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Conservative budget offers families tax relief

Published May 7, 2006

"Overtaxed" Canadians got some relief with a $20-billion tax break over two years in the first budget of the new Conservative government.

The biggest winners were parents with preschoolers as Prime Minister Stephen Harper's family-friendly spending plan handed out assorted cash credits. They included a $100-a-month allowance for each child under the age of 6.

Finance Minister Jim Flaherty, who noted that "Canadians pay too much in tax," said there will be a 1 percent cut in the federal Goods and Services Tax, now at 7 percent, effective July 1.

A new "employment credit" totaling an extra $155 for working Canadians begins next year.

The budget will cut the corporate income tax rate to 19 percent from 21 percent by 2010, and eliminated capital tax this year and the corporate surtax in 2008. The 12 percent small business tax rate drops to 11 percent by 2009.

There are tax credits for textbooks, transit passes, tools and youth sport-fitness fees ,but the lowest income-tax rate will rise by 0.5 percent to 15.5 percent on July 1.

The government is spending billions more for policing, border security, the military, agriculture, highways and infrastructure, the provinces, native reserves and pandemic preparedness.

Prison sentence, trial in sponsorship scandal

Montreal advertising executive Jean Brault, who admitted defrauding the federal government of $1.6-million in the "sponsorship scandal," was sentenced to 30 months in prison.

Investigators said his company, Groupaction, performed little or no work on government contracts aimed at promoting Canadian unity in Quebec.

Meanwhile, a trial has begun for Chuck Guite, who administered the former unity program for the previous Liberal government. He is accused of defrauding the government of $1.5-million in advertising contracts.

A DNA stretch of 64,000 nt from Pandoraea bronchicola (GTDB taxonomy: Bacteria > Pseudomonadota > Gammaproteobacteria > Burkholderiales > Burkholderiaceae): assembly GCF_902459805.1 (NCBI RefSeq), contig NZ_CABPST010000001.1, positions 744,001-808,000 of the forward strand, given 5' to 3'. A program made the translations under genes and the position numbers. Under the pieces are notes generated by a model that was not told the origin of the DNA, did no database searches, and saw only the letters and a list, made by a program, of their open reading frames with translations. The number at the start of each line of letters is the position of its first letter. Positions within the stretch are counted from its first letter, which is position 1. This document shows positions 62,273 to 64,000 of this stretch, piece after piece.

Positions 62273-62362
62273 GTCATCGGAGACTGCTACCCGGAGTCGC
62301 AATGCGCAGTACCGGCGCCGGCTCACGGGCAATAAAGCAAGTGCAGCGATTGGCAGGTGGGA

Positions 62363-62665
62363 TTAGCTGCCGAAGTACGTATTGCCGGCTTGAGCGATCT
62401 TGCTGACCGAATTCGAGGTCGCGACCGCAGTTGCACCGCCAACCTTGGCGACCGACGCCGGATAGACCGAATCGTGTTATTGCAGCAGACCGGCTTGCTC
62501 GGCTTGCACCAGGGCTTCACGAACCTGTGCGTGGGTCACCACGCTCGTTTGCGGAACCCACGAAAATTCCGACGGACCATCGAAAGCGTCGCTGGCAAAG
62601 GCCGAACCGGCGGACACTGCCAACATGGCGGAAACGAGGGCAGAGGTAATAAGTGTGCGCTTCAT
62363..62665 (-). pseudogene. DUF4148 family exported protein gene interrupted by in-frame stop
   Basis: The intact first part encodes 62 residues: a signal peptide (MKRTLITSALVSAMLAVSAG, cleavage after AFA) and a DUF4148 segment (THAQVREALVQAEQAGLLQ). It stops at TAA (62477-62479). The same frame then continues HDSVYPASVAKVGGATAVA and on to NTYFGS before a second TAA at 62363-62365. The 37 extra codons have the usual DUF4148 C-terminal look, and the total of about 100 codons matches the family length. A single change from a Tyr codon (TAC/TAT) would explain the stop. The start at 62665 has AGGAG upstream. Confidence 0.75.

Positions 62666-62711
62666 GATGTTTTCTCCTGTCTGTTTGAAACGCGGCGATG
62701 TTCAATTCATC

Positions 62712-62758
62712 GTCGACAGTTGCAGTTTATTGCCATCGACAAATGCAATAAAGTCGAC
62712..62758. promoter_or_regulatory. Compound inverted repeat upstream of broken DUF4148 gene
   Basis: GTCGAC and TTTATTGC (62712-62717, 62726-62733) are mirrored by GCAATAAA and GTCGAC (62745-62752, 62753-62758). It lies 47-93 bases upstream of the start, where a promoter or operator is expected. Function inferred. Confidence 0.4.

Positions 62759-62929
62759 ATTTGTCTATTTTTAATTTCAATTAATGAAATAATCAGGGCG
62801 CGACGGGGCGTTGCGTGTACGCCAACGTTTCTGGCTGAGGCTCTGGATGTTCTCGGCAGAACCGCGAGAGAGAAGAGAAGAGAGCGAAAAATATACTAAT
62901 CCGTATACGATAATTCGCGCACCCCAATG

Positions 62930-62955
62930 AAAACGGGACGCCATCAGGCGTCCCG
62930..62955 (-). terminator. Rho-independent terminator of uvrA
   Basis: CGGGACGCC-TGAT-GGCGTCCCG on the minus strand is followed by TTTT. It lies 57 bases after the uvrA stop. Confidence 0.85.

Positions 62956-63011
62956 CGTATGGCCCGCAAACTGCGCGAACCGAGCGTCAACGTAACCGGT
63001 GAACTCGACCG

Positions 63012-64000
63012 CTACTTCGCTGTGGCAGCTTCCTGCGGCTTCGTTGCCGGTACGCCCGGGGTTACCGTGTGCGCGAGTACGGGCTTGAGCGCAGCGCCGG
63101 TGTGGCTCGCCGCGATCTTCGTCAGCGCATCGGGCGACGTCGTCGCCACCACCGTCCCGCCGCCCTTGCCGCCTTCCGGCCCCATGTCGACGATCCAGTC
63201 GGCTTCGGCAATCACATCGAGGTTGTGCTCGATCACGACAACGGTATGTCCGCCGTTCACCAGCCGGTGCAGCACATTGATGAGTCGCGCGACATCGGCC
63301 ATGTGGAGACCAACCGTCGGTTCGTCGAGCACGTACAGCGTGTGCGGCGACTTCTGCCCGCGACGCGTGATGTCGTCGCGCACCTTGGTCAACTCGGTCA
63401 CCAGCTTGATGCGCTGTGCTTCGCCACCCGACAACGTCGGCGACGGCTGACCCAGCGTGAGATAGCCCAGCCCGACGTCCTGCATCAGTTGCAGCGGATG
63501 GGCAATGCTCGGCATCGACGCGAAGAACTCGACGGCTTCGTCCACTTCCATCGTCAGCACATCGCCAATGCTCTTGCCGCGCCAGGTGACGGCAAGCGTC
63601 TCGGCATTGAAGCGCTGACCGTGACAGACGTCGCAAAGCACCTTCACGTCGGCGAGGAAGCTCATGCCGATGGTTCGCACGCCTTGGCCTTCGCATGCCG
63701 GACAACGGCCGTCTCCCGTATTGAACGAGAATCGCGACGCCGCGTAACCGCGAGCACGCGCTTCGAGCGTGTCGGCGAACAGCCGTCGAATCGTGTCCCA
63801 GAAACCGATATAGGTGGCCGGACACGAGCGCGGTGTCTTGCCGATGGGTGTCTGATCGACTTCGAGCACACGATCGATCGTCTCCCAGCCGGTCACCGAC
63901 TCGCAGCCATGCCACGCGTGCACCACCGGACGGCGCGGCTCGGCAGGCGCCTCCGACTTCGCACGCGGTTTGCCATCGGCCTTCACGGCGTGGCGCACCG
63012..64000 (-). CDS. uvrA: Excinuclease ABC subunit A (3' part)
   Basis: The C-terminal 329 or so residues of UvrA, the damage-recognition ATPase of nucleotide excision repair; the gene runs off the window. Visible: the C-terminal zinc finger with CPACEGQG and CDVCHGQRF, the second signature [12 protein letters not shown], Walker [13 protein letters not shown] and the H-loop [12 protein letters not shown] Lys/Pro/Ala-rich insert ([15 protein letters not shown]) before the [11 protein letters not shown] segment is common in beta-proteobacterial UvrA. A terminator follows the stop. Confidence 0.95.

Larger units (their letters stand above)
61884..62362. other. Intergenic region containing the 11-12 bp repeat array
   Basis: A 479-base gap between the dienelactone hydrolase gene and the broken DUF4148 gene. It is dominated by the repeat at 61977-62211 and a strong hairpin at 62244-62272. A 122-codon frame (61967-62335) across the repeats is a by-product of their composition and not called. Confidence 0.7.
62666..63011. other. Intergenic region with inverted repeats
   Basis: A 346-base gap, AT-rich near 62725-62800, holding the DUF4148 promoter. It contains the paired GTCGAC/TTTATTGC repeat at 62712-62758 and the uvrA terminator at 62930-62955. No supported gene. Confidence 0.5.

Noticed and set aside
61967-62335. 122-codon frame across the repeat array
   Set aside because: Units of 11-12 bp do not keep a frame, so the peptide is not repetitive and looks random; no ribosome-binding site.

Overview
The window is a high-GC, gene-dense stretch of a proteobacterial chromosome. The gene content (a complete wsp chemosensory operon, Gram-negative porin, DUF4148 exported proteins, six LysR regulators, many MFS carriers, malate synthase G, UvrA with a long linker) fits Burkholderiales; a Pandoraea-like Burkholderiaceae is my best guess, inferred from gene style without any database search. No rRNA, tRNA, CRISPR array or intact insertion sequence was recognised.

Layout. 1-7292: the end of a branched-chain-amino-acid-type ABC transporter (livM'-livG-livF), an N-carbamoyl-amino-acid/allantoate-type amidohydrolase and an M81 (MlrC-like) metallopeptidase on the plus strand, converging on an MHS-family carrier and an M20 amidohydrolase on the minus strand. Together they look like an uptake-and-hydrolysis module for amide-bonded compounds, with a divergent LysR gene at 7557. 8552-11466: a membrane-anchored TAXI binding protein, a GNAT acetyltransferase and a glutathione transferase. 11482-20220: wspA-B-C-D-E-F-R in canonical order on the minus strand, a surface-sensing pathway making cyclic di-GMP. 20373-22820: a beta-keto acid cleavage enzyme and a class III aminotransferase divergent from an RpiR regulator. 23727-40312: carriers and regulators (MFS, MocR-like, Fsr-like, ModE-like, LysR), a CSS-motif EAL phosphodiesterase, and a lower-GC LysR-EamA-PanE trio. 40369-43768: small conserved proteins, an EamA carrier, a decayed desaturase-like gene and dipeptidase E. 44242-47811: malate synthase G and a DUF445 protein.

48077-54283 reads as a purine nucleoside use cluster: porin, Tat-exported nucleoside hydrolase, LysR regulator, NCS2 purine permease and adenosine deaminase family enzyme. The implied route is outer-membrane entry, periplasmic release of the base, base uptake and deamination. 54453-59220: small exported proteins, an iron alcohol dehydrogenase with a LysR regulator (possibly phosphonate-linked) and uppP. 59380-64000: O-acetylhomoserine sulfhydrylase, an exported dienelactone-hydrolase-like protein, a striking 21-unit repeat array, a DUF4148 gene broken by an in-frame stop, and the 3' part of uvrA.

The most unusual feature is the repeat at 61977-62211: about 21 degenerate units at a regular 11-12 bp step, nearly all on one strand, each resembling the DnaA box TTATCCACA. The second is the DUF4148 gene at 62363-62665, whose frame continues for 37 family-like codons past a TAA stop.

Also, lawyers for former Prime Minister Jean Chretien have asked the Federal Court to release e-mails and secret submissions to the sponsorship inquiry that could prove bias and unfairness by Judge John Gomery.

News in brief

nMargaret Trudeau, former wife of late Prime Minister Pierre Trudeau, said she has suffered from bipolar depression for years and is urging fellow sufferers to seek treatment. She said the condition led to the erosion of her two marriages and she sought treatment only after the deaths of her son, Michel, in an avalanche 1998 and Pierre in 2000.

nThe Supreme Court of Canada ruled unanimously that homeowners who host parties, unlike bar owners, bear no responsibility for guests who drink and drive. The court was considering the case of Zoe Childs, 25, who was left a paraplegic by a drunken driver. She was seeking to sue the Ottawa driver and his hosts for $6-million.

nFormer Defense Minister John McCallum said he isn't entering the Liberal leadership race and will support Michael Ignatieff's bid instead. Vancouver member of Parliament Hedy Fry became the 12th person to join the race to succeed former prime minister Paul Martin.

Facts and figures

Canada's high-flying "loonie" (the nickname of the $1 coin with an image of a loon) is moving closer to parity with the U.S. dollar after more than 30 years.

The dollar was 90.35 cents U.S. on Friday while the U.S. dollar dropped to $1.1068 in Canadian funds, before bank exchange fees.

There was an increase of 0.1 percent in Canada's jobless rate to 6.4 percent in April, a 31-year low.

The Bank of Canada's key interest rate is unchanged at 4 percent while the prime lending rate is 5.75 percent.

Stock markets are higher, with the Toronto composite index at 12,244 points and the Canadian Venture Exchange 3,160 points.

Lotto 6-49: (Wednesday) 1, 17, 24, 29, 34 and 46; bonus 27. (April 29) 4, 29, 35, 40, 43 and 45; bonus 9.

Regional briefs

nA trial date of Nov. 1 was set for Michael White, of Edmonton, who is accused of second-degree murder in the death of his pregnant wife. White was arrested in July after the body of his wife, Liana - originally from Kelowna, British Columbia - was found in a ditch.

nAn agreement will give Quebec a greater role on the international stage with a semi-formal presence at a United Nations agency. Calling it a major breakthrough for federalism, Prime Minister Harper and Quebec Premier Jean Charest said the province would have an official representative within the Canadian UNESCO office in Paris.

Jim Fox can be reached at

[Last modified May 7, 2006, 06:58:06]

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